- Optical Tracer Patch Cord
- Fiber Optic Distribution Frame
- Fiber Optic Splice Closure
- Fiber Optic Termination Box
- Fiber Optic Patch Cord
- Fiber Optic Cable
- Fiber Optic Converter
- Fiber Optic Passive Parts
Fiber Optics - The New Communication Highway
So how does it work? Pretty simple. The optical signal is created involving the use of a transmitter, relaying the signal along the fiber, ensuring that the signal does not become too distorted or weak, receiving the optical signal, and converting it into an electrical signal. That is it.
Since 1990, when optical-amplification systems became commercially available, the telecommunications industry has laid a vast network of intercity and transoceanic fiber communication lines. By 2002, an intercontinental network of 250,000 km of submarine communications cable with a capacity of 2.56 Tb/s was completed, and although specific network capacities are privileged information, telecommunications investment reports indicate that network capacity has increased dramatically since 2004.
Most of the telecommunication carriers, today, use fiber optics to transmit telephone signals, Internet communication, and cable television signals. Due to much lower attenuation and interference, optical fiber has large advantages over existing copper wire in long-distance and high speed-demand applications. However, infrastructure development within cities has been relatively difficult and time-consuming. Fiber-optic systems used to be complex and expensive to install and operate. It is getting better and less expensive. Since 2000, the prices for fiber-optic communications have dropped considerably. The price for rolling out fiber to the home has currently become more cost-effective than that of rolling out a copper based network. Telecommunication companies are offering a wide variety of bandwidth speeds from 10mpbs to over 100mpbs for prices starting around $850/month. This not only makes affordable high speed Internet for overloaded networks but voice applications like SIP (Session Initiated Protocol) and PRI can easily be integrated for optimum voice and data solutions.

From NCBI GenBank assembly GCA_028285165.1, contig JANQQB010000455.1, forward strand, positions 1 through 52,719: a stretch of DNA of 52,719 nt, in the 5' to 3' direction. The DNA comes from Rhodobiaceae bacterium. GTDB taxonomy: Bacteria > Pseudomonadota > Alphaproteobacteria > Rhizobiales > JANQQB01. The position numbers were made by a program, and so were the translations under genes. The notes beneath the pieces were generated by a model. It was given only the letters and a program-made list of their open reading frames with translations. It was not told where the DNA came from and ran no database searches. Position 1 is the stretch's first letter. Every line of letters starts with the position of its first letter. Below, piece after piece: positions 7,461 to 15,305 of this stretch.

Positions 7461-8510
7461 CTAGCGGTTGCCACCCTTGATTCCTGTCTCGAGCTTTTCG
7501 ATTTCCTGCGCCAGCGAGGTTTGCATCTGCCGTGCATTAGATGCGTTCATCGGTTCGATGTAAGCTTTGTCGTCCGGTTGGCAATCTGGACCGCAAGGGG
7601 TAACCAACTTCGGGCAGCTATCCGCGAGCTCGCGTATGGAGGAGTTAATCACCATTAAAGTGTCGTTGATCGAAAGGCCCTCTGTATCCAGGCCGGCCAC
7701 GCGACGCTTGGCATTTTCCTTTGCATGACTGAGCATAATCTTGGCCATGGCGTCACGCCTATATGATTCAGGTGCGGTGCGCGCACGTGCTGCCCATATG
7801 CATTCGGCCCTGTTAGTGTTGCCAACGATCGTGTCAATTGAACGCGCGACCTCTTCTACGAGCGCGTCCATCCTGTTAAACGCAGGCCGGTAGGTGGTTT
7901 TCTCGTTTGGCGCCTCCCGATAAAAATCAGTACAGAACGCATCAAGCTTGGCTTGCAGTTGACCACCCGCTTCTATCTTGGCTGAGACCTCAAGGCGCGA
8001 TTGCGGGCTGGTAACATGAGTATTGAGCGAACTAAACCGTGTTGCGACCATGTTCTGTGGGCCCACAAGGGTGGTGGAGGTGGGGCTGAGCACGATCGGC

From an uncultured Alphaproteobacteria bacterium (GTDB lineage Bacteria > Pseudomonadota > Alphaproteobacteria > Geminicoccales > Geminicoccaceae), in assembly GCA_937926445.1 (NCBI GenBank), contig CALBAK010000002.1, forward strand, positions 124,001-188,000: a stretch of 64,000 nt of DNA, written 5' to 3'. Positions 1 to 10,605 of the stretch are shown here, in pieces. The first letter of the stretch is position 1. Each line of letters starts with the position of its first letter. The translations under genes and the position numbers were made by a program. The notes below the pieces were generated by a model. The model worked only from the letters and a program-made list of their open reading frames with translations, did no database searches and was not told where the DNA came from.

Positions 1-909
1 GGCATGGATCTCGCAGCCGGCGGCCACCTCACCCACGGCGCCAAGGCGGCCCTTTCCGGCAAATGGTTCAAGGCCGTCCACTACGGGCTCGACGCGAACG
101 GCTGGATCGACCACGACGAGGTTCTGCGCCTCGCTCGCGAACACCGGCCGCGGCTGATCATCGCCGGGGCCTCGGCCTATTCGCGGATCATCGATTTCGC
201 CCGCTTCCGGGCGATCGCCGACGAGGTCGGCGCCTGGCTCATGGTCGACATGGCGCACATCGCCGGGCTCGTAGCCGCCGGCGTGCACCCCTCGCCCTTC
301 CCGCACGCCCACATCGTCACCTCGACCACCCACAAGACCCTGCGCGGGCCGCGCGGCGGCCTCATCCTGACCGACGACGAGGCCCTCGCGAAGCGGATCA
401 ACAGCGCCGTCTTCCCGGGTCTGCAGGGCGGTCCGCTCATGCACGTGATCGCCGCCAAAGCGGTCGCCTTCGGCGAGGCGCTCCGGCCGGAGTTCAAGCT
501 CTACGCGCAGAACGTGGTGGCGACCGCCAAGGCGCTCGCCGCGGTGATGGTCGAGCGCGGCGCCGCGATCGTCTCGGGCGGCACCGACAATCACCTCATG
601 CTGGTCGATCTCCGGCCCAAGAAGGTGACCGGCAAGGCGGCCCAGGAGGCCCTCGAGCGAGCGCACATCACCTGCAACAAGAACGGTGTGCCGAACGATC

With demand ever increasing due to information overload fiber optics is the only solution that will work in a world that demands its information now. The major drawback is not the cost but the time for implementation. It can take 90-120 days to have a fiber connection deployed. And that is only when the fiber is available at the site. However this is the future highway for businesses and residences seeking speed and convenience to accomplish their goals. It is not hard to find out if fiber is available at your site.
Just contact your local communications company or give us a call at NovaCom 678-710-6800.
Ron Focazio - 678-776-1076